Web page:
• (Next-bit predictability $\Rightarrow$ Pseudorandomness) We are going to show that a distinguisher for $X$ can be transformed into a predictor for $X$.

Suppose $X$ is not $(t/2-4,m\cdot\epsilon)$-pseudorandom. Let $T$ be a distinguisher for $X$ of size $t$ and advantage $\epsilon$. Define $m+1$ hybrids of $X$ as follows. \begin{align} H_0 &= (X_1,X_2,\dots,X_{m-1},X_m),\\
H_1 &= (X_1,X_2,\dots,X_{m-1},U_m),\\
&\vdots\\
H_i &= (X_1,X_2,\dots,X_{m-i},U_{m-i+1},\dots,U_m),\\
&\vdots\\
H_m &= (U_1,U_2,\dots,U_m). \end{align} As $X$ can be distinguished by $T$ with advantage $\epsilon$, we have \begin{align} \card{\bbP[T(H_0)=1]-\bbP[T(U)=1]}>m\cdot\epsilon, \card{\bbP[T(H_m)=1]-\bbP[T(U)=1]}=0. \end{align} That is, $\card{\bbP[T(H_0)=1]-\bbP[T(H-m)=1]}>m\cdot\epsilon$. By the averaging argument, there exists $i\in[m]$ such that $$\card{\bbP[T(H_{i-1})=1]-\bbP[T(H_i)=1]}>\epsilon.$$

Now, we are going to transform $T$ into a predictor $P$ for the $(m-i+1)$th bit of $X$ as follows.

First, by averaging argument, there exists $z_{m-i+2},\dots,z_m$ such that \begin{align} &\card{\bbP[T(X_1,\dots,X_{m-i+1},z_{m-i+2},\dots,z_m)=1]\\
-&\bbP[T(X_1,\dots,X_{m-i},U_{m-i+1},z_{m-i+2},\dots,z_m)=1]}>\epsilon. \end{align}

WLOG, to remove the absolute value operator, assume $\bbP[T(X_1,\dots,X_{m-i+1},z_{m-i+2},\dots,z_m)=1]>\bbP[T(X_1,\dots,X_{m-i},U_{m-i+1},z_{m-i+2},\dots,z_m)=1]$. Next, define the predictor $P$ works as follows. On input $x_1,\dots,x_{m-i}$,

1. Compute $T(x_1,\dots,x_{m-i},0)$ and $T(x_1,\dots,x_{m-i},1)$.
2. If exactly one of them is 1, then output $b\in\bit$ such that $T(x_1,\dots,x_{m-i},b)=1$.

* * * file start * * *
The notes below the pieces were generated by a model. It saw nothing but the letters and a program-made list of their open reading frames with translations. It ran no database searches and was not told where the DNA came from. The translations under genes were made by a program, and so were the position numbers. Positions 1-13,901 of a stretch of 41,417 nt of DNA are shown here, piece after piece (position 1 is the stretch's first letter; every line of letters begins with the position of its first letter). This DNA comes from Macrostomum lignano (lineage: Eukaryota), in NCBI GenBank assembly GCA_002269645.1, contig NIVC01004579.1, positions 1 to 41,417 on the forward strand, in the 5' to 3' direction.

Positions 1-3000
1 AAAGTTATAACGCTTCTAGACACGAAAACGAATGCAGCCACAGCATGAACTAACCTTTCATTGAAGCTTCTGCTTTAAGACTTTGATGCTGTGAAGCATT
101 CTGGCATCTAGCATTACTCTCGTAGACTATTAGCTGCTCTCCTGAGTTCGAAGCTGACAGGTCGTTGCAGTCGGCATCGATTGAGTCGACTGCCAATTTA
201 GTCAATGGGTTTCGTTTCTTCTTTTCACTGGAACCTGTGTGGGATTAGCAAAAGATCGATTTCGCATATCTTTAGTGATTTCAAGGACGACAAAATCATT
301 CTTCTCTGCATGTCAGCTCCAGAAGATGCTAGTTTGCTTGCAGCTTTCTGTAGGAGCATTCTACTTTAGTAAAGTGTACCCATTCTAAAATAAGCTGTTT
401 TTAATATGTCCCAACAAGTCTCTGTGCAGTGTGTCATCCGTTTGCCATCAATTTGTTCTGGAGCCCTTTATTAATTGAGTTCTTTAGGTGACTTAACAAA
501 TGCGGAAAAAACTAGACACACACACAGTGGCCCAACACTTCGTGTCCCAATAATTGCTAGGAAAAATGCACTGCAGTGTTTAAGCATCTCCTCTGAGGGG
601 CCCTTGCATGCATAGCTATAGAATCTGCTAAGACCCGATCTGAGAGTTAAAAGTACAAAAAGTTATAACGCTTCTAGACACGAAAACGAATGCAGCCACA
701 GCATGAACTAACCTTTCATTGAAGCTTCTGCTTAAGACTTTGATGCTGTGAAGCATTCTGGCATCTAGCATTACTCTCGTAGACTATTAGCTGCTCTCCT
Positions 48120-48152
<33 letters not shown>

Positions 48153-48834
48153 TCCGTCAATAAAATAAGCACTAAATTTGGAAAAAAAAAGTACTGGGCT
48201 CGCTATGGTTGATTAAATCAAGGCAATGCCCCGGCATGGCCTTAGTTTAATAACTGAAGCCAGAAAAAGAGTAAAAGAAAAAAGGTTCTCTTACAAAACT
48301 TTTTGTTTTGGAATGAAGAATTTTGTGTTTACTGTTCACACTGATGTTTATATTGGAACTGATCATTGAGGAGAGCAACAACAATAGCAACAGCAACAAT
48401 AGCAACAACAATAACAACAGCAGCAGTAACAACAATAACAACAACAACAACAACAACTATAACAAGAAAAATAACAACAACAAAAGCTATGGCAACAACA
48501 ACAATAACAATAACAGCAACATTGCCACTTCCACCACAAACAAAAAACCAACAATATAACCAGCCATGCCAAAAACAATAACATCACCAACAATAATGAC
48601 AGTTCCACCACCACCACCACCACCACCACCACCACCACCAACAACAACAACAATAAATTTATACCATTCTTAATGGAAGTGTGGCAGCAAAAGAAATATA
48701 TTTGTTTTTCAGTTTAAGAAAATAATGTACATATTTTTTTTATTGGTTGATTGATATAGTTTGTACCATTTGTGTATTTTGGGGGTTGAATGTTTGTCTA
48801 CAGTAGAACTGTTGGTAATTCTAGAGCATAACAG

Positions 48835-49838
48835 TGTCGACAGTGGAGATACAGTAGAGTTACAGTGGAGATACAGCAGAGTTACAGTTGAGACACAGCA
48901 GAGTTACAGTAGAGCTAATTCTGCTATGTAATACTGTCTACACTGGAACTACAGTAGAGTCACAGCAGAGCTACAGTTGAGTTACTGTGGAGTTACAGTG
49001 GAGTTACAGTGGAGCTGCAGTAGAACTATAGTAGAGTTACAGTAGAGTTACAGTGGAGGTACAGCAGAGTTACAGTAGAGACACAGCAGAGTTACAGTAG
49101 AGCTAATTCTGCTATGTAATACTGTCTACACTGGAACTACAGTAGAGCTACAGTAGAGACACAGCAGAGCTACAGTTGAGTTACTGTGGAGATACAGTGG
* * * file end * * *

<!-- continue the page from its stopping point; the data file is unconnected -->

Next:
3. Otherwise, randomly output $\bit$.

To construct $P$, one simply needs to compute $T$ twice and do some bit comparison. As we view the randomness as fixed string in nonuniform computational model, $z$ and the randomness used in step 3 will be hard-wired into the circuit. Note that the size of the circuit is at most $2(t/2-4)+8=t$.

To analyze the performance of $P$, define $A=T(X_1,\dots,X_{m-i},X_{m-i+1})$ and $B=T(X_1,\dots,X_{m-i},1-X_{m-i+1})$. By the property of distinguisher $T$, we have $$\bbP[A=1]>\frac{1}{2}\cdot(\bbP[A=1]+\bbP[B=1])+\epsilon.$$ Namely, \begin{align} 2\epsilon&<\bbP[A=1]-\bbP[B=1]\\
&=\bbP[A=1,B=1]+\bbP[A=1,B=0]-\bbP[A=1,B=1]-\bbP[A=0,B=1]\\
&=\bbP[A=1,B=0]-\bbP[A=0,B=1]. \end{align}

Now, we can compute the predictability of $P$ as follows. \begin{align} &\bbP[P(X_1,\dots,X_{m-i})=X_{m-i+1}]\\
&= \frac{1}{2}\cdot\Big(\bbP[A=1,B=1]+\bbP[A=0,B=0]\Big)+\bbP[A=1,B=0]\\
&= \frac{1}{2}\cdot\Big(1-\bbP[A=1,B=0]-\bbP[A=0,B=1]\Big)+\bbP[A=1,B=0]\\
&= \frac{1}{2}+\frac{1}{2}\cdot\Big(\bbP[A=1,B=0]-\bbP[A=0,B=1]\Big)\\
&>\frac{1}{2}+\epsilon. \end{align}

That is, the existence of a $(t,m\cdot\epsilon)$-distinguisher for $X$ implies a predictor for the $(m-i+1)$th bit of $X$ with advantage $\epsilon$ and size at most $t$.

• (Pseudorandomness $\Rightarrow$ Next-bit predictability) We are going to show that a predictor for $X$ can be transformed into a distinguisher for $X$.

Let $P$ be a $(t-3,\epsilon)$-predictor for the $i$th bit of $X$. Define the distinguisher $T$ as follows. On input $x_1,x_2,\dots,x_m$,

1. Compute $P(x_1,\dots,x_{i-1})$.
2. If the value is the same as $x_i$, output 1.
3. Otherwise, output 0.

Note that the size of $T$ is at most (t-3)+3 since we can construct $T$ explicitly as follows. $$T(x_1,\dots,x_m) = (P(x_1,\dots,x_{i-1})\wedge x_i)\vee(\neg P(x_1,\dots,x_{i-1})\wedge\neg x_i).$$

To verify the distinguishability of $T$, observe that

\begin{align} \bbP[P(X_1,\dots,X_{i-1})=U_i]&=\frac{1}{2},\\
\bbP[P(X_1,\dots,X_{i-1})=X_i]&>\frac{1}{2}+\epsilon. \end{align}

Thus, $T$ is a size $t$ $(t,\epsilon)$-distinguisher for $X$.